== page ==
Oil on canvas
20 x 24 inches (50.5 x 61 cm)
Private Collection, England
This painting is accompanied by a certificate of authenticity from the Comite Nadal
Carlos Nadal was born in Paris, in 1917, to Catalan parents. His father ran an atelier of decorative arts, making posters and theatre backdrops, which in the early 1920s was a lucrative business. At the age of 13 he lied about his age and enrolled as a student of the School of Arts and Crafts in Barcelona, and in 1932 became a student of the Senior Fine Art Academy of St George, Barcelona. In 1936 he was conscripted into the Republican Army during the Spanish Civil War, fighting with them on the Aragonese Front and, towards the end of the campaign, in the front line at Tremp.
In January 1939, he was captured and interred at the concentration camp at St Cyprien. He spent five long months only able to draw on walls and pieces of detritus. This stood Nadal in good stead as he later could and would paint on anything from tea-towels to wallpaper, if the correct materials were not available. Carlos Nadal was heavily influenced by Henri Matisse and Georges Braque, whom he met first as a young child at his father’s studio.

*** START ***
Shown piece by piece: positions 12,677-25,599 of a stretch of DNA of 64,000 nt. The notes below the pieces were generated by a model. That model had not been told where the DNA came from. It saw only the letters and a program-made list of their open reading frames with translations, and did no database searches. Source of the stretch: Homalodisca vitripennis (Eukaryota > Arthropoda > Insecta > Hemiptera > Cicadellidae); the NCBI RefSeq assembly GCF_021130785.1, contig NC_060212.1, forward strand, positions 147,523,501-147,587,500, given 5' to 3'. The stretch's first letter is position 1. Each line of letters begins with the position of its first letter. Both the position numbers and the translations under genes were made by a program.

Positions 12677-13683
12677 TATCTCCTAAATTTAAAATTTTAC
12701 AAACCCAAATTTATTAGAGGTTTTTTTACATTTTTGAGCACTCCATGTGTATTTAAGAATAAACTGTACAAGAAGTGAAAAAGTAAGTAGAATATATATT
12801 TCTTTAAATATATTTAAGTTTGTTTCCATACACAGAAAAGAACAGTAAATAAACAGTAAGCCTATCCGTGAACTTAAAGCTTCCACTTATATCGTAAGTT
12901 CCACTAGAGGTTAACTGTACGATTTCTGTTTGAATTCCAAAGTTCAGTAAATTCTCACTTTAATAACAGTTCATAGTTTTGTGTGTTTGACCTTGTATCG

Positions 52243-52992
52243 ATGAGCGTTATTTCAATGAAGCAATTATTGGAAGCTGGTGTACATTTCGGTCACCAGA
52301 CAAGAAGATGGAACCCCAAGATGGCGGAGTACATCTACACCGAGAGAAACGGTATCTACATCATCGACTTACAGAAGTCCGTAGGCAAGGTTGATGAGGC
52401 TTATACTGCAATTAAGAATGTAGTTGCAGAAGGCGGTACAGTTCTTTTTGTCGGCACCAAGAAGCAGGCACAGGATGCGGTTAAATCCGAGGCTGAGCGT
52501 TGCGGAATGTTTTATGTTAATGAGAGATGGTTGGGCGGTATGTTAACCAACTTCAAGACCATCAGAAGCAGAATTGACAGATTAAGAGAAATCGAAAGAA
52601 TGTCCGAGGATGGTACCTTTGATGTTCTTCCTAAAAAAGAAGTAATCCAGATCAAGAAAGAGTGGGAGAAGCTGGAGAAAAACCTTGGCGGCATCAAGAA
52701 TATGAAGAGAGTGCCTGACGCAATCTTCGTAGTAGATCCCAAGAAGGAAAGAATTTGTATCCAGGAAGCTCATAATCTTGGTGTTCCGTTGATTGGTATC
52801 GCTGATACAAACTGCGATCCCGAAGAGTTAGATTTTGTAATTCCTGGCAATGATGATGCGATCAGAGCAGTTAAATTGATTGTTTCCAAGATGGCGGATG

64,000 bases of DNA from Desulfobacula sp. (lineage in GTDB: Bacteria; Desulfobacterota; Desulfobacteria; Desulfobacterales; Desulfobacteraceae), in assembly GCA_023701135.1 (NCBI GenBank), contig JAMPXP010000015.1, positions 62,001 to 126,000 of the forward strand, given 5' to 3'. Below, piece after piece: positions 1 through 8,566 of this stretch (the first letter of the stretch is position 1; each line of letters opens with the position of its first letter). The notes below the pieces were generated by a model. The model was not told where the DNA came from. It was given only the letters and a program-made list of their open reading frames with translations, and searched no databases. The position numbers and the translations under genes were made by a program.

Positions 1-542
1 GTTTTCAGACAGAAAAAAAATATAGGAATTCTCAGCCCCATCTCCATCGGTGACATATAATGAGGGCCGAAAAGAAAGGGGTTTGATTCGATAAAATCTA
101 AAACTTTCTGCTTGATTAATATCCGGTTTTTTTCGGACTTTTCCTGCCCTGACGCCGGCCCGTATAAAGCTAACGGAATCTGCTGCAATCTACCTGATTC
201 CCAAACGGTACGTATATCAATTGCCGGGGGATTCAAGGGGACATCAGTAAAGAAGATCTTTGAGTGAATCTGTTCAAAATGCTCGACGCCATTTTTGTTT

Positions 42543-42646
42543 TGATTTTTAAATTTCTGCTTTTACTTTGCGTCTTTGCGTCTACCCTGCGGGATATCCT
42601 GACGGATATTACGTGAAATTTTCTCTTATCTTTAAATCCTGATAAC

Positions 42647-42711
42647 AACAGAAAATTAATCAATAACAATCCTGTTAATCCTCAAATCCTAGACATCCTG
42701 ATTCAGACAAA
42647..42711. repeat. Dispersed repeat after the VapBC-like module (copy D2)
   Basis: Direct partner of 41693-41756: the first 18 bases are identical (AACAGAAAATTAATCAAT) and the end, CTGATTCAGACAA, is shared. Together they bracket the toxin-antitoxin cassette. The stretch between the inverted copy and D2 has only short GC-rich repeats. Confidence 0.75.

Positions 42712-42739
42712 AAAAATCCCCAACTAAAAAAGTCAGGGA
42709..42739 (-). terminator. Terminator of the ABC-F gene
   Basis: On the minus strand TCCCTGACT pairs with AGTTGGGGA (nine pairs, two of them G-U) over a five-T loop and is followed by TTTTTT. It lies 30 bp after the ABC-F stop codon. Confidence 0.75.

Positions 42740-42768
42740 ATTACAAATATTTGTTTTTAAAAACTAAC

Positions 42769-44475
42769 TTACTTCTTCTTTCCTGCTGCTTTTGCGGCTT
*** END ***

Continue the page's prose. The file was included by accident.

His first solo exhibition took place in 1944 in the lounge of Barcelona The Art gallery.
In 1947 and in 1950 he exhibited in Brussels and Antwerp frequently and exhibited at the Lounge of Paris. In 1957 Nadal was commissioned to decorate the Belgian Pavilion at the World Atom Fair in Switzerland and then in 1958 to paint a large continuous mural for the Belgian Congo Transport Company at the Universal Exhibition in Brussels, consisting of 320 square meters of continuous painting. In 1984 The Harrogate International Festival held a retrospective of Nadal’s work.
Nadal’s early work was mainly of scenes in Spain or Belgium but when established as a successful artist he traveled extensively, making paintings, which often featured modes of transport as well as leisure scenes. In our painting Columbus Circle, NewYork, Nadal depicts the city scene of New York. The liveliness of the brushstrokes creates a sense of movement within the urban scene. Like many Expressionists, Nadal was known to use mixed media in his work. Carlos Nadal was the last wild Expressionists of Spain and perhaps one of the last artists with direct connections to the original group of Fauvist painters.